Ascents of "North Spanish Needle" (North Slope, class 3) and Spanish Needle (North Slope, class 3), April 29, 2020.


April 28, 2020. I left LA at 6 pm just after teaching my class. I drove up Nine Mile Canyon and down Canebrake Road to the Chimney Creek BLM campground. It was closed on account of the pandemic, and there was no sign of life. I chose a campsite with a flat parking area and a nice picnic table, right next to the creek, had dinner and went to sleep in my 4Runner.

April 29, 2020. I woke up a bit later than planned, around 6:30, and had a quick breakfast of coffee and cereal bars. I drove the short distance to the spot where the PCT crosses Canebrake Road, saddled up, and left my car at 7:29. Wildflowers were in bloom, and I was in a good mood for my first escape from house arrest since the COVID pandemic started (OK, second). A couple of miles in, in a pinyon pine forest, I saw a dead fox lying on the trail. I made quick work of the 7 miles to the saddle just North of the Spanish Needle massif, reaching a bit after 9:35. My map suggested that, from there, it is a mere 2/3rds of a mile in a straight line to the summit of Spanish Needle. But it is not a straight line!

I first headed up the North slope of the northernmost peak in the massif ("North Spanish Needle"), thinking I might look at a traverse between the various needles that comprise the formation. It was hefty class 3 climbing to get to the top of North Spanish Needle (10:27), where I found a register with only very few names, most of them complaining about how hard the climb was. Looking South, it was clear I was not going to attempt the traverse, as the first obstacle looked like a very steep class 4 descent to the next saddle over. Instead, I descended a steep loose chute on the Eastern side of the ridge, and rejoined the usual traverse of the East slopes toward the summit of Spanish Needle. Don't underestimate this traverse – it took me forever. Difficulties include steep and unstable terrain, rock ridges splitting the slope and forcing you ever downward, and routefinding uncertainty since one can't always see the correct summit. At some point I just gave up, regained the ridge past the main difficulties, and 3rd classed it toward the summit area of Spanish Needle. It was 12:22 when I reached a point where the summit area could be in full view – so yes – don't underestimate how long it will take to get there.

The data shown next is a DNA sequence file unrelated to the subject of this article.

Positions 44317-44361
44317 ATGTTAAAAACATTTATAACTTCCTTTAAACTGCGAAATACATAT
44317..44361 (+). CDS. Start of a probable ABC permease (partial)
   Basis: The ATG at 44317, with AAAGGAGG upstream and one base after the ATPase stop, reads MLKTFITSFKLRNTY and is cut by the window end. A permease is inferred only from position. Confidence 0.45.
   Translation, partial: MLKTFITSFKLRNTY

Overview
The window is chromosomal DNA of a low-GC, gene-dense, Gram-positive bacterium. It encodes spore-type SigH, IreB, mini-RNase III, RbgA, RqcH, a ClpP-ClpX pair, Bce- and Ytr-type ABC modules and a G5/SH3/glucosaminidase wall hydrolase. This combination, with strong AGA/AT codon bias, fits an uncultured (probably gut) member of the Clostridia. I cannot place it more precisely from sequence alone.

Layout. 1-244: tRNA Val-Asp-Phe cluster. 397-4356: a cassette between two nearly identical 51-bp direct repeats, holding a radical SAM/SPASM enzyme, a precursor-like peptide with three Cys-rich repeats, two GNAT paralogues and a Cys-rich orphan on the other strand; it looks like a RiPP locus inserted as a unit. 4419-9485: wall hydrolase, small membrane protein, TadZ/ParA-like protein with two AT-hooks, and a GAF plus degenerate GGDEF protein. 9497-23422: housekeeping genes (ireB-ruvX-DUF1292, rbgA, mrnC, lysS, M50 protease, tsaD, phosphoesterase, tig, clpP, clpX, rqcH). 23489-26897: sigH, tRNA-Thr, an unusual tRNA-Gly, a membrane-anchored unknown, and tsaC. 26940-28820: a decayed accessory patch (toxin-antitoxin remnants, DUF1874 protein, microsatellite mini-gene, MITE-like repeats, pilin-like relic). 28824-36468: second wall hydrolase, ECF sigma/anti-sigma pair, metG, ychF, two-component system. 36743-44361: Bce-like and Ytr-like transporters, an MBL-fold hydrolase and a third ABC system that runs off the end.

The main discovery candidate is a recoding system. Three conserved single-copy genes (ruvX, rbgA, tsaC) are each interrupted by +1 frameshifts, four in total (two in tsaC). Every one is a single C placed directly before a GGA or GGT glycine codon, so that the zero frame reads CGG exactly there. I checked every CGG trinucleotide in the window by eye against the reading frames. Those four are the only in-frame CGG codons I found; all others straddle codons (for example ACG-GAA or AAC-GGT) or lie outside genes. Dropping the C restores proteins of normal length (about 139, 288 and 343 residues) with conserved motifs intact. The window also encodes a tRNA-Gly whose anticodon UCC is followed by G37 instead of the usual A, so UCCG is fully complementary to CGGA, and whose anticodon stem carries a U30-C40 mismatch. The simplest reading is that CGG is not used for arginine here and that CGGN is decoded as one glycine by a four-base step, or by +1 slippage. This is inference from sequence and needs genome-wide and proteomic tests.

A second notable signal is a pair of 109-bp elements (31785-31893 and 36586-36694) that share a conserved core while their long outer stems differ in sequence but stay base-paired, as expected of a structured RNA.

The summit area's 3rd class climbing was not particularly difficult, though there are some steep bits. I found getting to and off the friction slab to be harder than the slab itself. Then once on the summit, there is a fun step across a 2 foot chasm that took me to the summit proper (12:38). At that point I was a bit spent and was starting to feel pain in my right quad (from overtraining, or perhaps for not running enough hills…). I had a long way to go, so it was not the time to get injured. I was also getting dehydrated, this being a very hot and dry day, and I only had a liter of water left. I did my best to eat some food and hydrate, but the lack of water was going to pose a problem very soon. I signed the register, with entries by many Sierra luminaries dating back to 1970. Right then I realized I had lost my trusted GPS unit, which had served me faithfully since 2005. It must have dropped from my pocket when climbing one of the class 3 sections, but I was not able to locate it on the way down. I left the summit shortly after 13:00.

It was a bit quicker getting across to the saddle, since I knew the way. I followed cairns more closely this time, and even found what could pass for a faint use trail in the final portion back to the saddle. I was back at the trail at 14:47 – the traverse to and from the PCT saddle to the summit of Spanish Needle is a 2-hour affair. Now both of my quads were hurting, and dehydration was becoming a concern. I ran out of water shortly after starting back on the PCT, and replenished in a dubious-looking stream around halfway to the car. Hope I don't get giardia.  A bit later, I met a lone PCT section hiker who was refilling his water bottle – my only human encounter that day. He did not look like a typical PCTer, with brand new gear and NB sneakers, not the Altras that the PCTers usually wear. Nice guy, but I did not linger. I regained a bit of my speed on the way down despite the quad pain, and reached my car at 17:32. (a 10:03 hour day, 16.65 miles, about 3,000 feet of elevation gain).

Post-Scriptum: Robert Wacziarg was my uncle. He passed away on February 28, 2020. I had great respect for the manner in which he lived his life, for his deep commitment to his lovely wife and two wonderful daughters, my cousins. In this way he was a virtuous, responsible and faithful man, who dabbled in poetry and used it mostly to express his love of family. He will be missed. This day and this summit were dedicated to his memory.


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